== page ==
English pounds. The woman in the lobby shop refused my Euros
because all I had was coins and no bills. I also did not bring
my identification card that the hotel issues with the room
number printed on it. As a result, she would not allow me to
charge one bottle of Coke to my room. "Policy, you know."
The hotel is large, and rather than return to my room to
get the I.D., I went to the nearby front desk reception area
and asked for a reissue of the room identification. I
indicated that their charge policy at the lobby shop seemed a
bit extreme to me. The man representing the Marriott told me
that "I wouldn't believe how many people cheat by giving their
wrong room numbers at the gift shop."
This engaged me, as by implication, I was possibly one of
those people who would cheat to get a Diet Coke. In his
presentation to SOCAP, Michael Edwardson also talked about
customer satisfaction. He maintains that as an indicator of
what customers like, satisfaction is meaningless, since
according to Dr. Edwardson, we have taught customers to say
they are satisfied. It simply means that they aren't
dissatisfied. When they are dissatisfied, they are negatively
engaged. That is, they feel personally insulted, embarrassed,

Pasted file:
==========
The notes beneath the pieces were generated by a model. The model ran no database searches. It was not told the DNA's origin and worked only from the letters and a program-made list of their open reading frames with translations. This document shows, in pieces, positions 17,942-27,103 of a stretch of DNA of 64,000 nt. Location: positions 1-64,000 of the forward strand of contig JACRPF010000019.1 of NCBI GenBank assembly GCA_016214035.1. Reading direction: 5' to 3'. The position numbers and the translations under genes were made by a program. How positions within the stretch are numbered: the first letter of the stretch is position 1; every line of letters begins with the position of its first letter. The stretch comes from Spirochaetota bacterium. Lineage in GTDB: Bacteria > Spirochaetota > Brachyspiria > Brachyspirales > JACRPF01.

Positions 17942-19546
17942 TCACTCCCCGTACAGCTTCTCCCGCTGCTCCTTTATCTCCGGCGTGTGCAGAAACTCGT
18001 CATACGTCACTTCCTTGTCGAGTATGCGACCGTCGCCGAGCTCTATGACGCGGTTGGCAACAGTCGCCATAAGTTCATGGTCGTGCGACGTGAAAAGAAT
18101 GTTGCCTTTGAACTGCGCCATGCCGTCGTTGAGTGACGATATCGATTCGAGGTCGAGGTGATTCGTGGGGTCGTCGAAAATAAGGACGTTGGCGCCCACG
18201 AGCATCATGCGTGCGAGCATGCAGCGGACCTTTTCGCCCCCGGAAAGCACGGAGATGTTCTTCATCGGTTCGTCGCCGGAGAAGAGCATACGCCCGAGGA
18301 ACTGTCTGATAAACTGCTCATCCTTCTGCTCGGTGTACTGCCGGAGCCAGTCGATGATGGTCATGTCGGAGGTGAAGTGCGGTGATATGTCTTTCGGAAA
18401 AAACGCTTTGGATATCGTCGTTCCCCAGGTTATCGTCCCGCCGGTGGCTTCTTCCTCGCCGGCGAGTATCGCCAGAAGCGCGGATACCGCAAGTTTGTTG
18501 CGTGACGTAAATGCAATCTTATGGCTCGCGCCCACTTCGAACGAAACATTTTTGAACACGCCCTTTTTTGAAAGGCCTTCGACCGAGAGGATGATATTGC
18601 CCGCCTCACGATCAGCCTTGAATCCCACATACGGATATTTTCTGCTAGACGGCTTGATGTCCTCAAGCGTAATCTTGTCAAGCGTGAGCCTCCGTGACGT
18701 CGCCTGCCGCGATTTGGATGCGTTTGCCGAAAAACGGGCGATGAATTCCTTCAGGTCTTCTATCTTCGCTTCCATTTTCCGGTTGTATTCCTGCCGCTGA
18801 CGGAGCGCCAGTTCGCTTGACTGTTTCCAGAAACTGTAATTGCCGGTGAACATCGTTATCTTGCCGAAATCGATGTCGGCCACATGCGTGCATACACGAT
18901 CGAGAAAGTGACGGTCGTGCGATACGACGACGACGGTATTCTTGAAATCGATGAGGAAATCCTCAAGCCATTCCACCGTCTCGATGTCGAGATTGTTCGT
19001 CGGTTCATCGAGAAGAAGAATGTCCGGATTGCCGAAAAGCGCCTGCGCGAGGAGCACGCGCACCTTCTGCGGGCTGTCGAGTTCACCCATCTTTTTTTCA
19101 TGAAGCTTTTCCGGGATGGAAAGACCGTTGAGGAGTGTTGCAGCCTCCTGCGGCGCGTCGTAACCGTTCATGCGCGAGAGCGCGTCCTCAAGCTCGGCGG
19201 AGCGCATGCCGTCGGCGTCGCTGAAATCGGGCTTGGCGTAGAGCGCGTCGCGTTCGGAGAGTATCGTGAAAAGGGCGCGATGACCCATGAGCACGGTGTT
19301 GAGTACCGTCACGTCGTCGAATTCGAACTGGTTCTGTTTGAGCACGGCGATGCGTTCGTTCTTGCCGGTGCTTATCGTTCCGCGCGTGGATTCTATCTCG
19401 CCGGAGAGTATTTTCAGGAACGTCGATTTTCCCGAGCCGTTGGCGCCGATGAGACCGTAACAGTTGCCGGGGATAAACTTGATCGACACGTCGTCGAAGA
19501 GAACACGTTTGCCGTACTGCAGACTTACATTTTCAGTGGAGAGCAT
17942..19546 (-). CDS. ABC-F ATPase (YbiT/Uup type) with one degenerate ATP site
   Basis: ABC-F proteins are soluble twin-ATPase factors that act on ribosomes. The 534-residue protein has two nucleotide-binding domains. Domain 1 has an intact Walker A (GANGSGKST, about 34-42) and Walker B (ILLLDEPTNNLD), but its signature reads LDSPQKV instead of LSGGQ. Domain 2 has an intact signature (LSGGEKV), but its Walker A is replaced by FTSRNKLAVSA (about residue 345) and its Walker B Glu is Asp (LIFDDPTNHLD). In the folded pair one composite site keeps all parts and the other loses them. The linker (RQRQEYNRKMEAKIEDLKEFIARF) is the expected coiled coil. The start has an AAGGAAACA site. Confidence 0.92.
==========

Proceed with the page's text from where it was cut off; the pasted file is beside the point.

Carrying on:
I was engaged/miffed and slighly embarassed by the
implication of my thieving tendencies. So I pointed out the
danger of a policy that attempts to protect the security of
guests by giving them room keys that have no room numbers
written on them. All of this flies in the face of requiring
that you carry your hotel I.D. with you, which clearly has the
room number written on it. Marriott front desk clerk to me:
"You should carry your room I.D. with you at all times."
This is a security system that is reinforced by not saying
the room numbers out-loud when guests check in so no one can
learn where they are staying. Furthermore, every time someone
checks into a room, the key codes are changed, so last week's
guests can't get into your room. And customers appreciate
this. I gave up in the face of the implication of being
someone the Hotel doesn't trust not to cheat about Diet Cokes